Milky Way Project @ AAS


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Milky Way Project poster, presented at AAS #217 in Seattle, January 2011

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Milky Way Project @ AAS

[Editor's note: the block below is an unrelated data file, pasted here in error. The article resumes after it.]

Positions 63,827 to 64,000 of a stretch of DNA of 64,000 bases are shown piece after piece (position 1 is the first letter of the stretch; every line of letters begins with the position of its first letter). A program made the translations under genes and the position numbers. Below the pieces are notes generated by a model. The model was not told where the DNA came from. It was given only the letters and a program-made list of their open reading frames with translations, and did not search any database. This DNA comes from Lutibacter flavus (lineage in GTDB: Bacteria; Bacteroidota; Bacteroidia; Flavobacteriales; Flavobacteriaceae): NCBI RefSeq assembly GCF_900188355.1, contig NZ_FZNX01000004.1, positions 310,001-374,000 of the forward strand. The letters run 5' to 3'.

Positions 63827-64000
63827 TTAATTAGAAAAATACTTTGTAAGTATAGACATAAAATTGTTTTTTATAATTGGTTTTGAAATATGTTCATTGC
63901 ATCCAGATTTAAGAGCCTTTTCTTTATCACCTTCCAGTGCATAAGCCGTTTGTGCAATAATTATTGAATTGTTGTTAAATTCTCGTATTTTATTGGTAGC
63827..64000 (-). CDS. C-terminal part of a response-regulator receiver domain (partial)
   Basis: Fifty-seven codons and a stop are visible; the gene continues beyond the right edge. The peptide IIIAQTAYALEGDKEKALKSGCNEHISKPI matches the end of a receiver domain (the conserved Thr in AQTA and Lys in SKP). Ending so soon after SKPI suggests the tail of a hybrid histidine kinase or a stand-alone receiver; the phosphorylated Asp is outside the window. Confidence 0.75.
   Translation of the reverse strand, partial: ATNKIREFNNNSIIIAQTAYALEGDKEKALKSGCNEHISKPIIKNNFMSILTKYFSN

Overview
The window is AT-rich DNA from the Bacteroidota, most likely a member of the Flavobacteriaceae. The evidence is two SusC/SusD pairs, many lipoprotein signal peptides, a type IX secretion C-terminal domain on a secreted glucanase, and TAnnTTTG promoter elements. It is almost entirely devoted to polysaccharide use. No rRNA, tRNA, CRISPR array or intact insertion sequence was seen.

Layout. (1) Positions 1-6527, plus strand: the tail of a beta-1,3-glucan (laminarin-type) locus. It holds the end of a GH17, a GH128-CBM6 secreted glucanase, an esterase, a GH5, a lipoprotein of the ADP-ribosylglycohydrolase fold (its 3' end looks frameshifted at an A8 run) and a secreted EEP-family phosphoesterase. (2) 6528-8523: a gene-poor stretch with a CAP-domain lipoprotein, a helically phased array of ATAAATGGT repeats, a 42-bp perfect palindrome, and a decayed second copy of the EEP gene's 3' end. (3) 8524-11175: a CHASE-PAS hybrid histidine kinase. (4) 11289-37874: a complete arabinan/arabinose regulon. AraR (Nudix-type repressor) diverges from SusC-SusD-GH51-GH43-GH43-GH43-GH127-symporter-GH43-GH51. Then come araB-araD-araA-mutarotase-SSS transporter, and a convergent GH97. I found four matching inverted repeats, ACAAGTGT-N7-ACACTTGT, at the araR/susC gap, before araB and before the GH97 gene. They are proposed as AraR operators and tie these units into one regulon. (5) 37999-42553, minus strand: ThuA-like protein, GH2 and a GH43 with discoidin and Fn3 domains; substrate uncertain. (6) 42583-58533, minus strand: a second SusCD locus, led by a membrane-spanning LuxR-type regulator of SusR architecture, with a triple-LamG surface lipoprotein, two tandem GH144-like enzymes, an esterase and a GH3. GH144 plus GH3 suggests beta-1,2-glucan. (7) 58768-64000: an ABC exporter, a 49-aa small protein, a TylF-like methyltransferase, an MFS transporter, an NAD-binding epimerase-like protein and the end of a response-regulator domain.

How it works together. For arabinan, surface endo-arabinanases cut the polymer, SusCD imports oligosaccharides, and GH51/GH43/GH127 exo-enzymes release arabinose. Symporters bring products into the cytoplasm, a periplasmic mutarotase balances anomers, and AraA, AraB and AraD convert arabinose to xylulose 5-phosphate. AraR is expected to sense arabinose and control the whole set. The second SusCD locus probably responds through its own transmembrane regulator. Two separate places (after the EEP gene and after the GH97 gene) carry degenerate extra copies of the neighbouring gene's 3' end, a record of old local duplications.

1. 1. V I S I T W W W. M I L K Y WAY P RO J E C T. O R G A N D W W W. Z O O N I V E R S E . O R G F O R M O R E I N F OTHE MILKY WAY PR JECT Kim Arvidsson (Adler Planetarium), Robert Benjamin (University of Wisconsin-Whitewater), Eli Bressert (ESO, University of Exeter), Ed Churchwell (University of Wisconsin-Madison), Chris Lintott (University of Oxford, Adler Planetarium), Sarah Kendrew (Max Planck Institute for Astronomy, Heidelberg), Sarah Maddison (Swinburne University), Matthew Povich (Pennsylvania State University), Kevin Schawinski (Yale University), Reid Sherman (University of Chicago), Arfon Smith (University of Oxford), Robert Simpson (University ofOxford), Barbara Whitney (University of Wisconsin and Space Science Institute), Grace Wolf-Chase (Adler Planetarium, University of Chicago) and The Milky Way Project volunteers. The Milky Way Project is an online citizen science project from the Zooniverse (Galaxy Zoo, Moon Zoo). The website asks the public to locate and measure features in Spitzer data from the GLIMPSE and MIPSGAL surveys. It launched on December 7th 2010 and has already served up 80,000 images. EXAMPLE OF A STAR CLUSTER IN THE MILKY WAY PROJECT DATA EXAMPLE OF A GALAXY (LEFT) IN THE MILKY WAY PROJECT DATA ing any gaps in the bubble’s structure. For other objects, just EXAMPLE OF THE MILKY WAY PROJECT’S BUBBLE-DRAWING IN- the location and approximate angular size are recorded. TERFACE ON AN ACTIVE REGION OF THE GALAXY. The public’s individual drawings of objects, such as bubbles, are The infrared Spitzer GLIMPSE Survey mapped the midplane of combined and grouped to produce ‘clean’ catalogues. When the the Milky Way in exquisite detail (Benjamin et al., 2003; project is complete, both the original and cleaned catalogues Churchwell et al. 2009). Features such as bubbles (HII regions, will be made public. At present there are over 100,000 indi- supernova remnants - Churchwell et al. 2006; 2007) were ex- vidual bubbles drawings, which reduce down to about 60,000 tracted from these data through visual classification by a hand- when cleaned. If we consider only those instances where more ful of researchers. The Zooniverse aims to use GLIMPSE/ than 3 individuals agreed that a bubble was present, we have MIPSGAL data, and soon new GLIMPSE 360 data (Whitney et found approximately 5,000 bubbles. al. 2009), to produce definitive maps of such structures. Similarly we have found over 1,000 infrared dark clouds, 596 10,000 compact bubbles, 65 star clusters and 5 galaxies. 8,000 volunteers 6,000 A set of online tools have been developed that allow the public 4,000 to draw the locations and sizes of such objects onto the GLIMPSE/MIPSGAL data. The Milky Way Project utilizes the Zooniverse user base of over 370,000 volunteers to produce 2,000 detailed catalogues of bubbles (e.g. Churchwell et al. 2006), star clusters (e.g. Mercer et al., 2005), stellar bowshocks (e.g. Povich 0 et al. 2008; Kobulnicky, Gilbert and Kiminki 2010), galaxies (e.g. -1.0 -0.8 -0.6 -0.4 -0.2 0 0.2 0.4 0.6 0.8 1.0 Marleau et al., 2009) and other objects. It is our aim to pro- FIG 1: DISTRIBUTION OF BUBBLES WITH LATITUDE FOR THE MILKY duce catalogues of these objects that can be used to guide fu- WAY PROJECT AND THE ORIGINAL CHURCHWELL (2006) STUDY ture research. 385,000 drawings Figure 1 shows, in white, the distribution with galactic latitude for bubbles found during the first four weeks of The Milky Way Project. Also shown, in orange, are the same data for the bub- bles founds in the original Bubbling Galactic Disk paper EXAMPLE OF A BUBBLE IN THE MILKY WAY PROJECT DATA (Churchwell et al,. 2006), normalized to the peak of the fitted gaussian curve in their Figure 5. So far we have found approxi- During the first four weeks of the project, 10,000 volunteers mately 10 times as many bubbles, with a similar distribution in have drawn more than 385,000 bubbles, galaxies, clusters and latitude. other objects using the site. Volunteers measure the location, diameter, eccentricity and thickness of bubbles, as well as mark- F I N D U S O N T W I T T E R @ M I L K Y WAY P RO J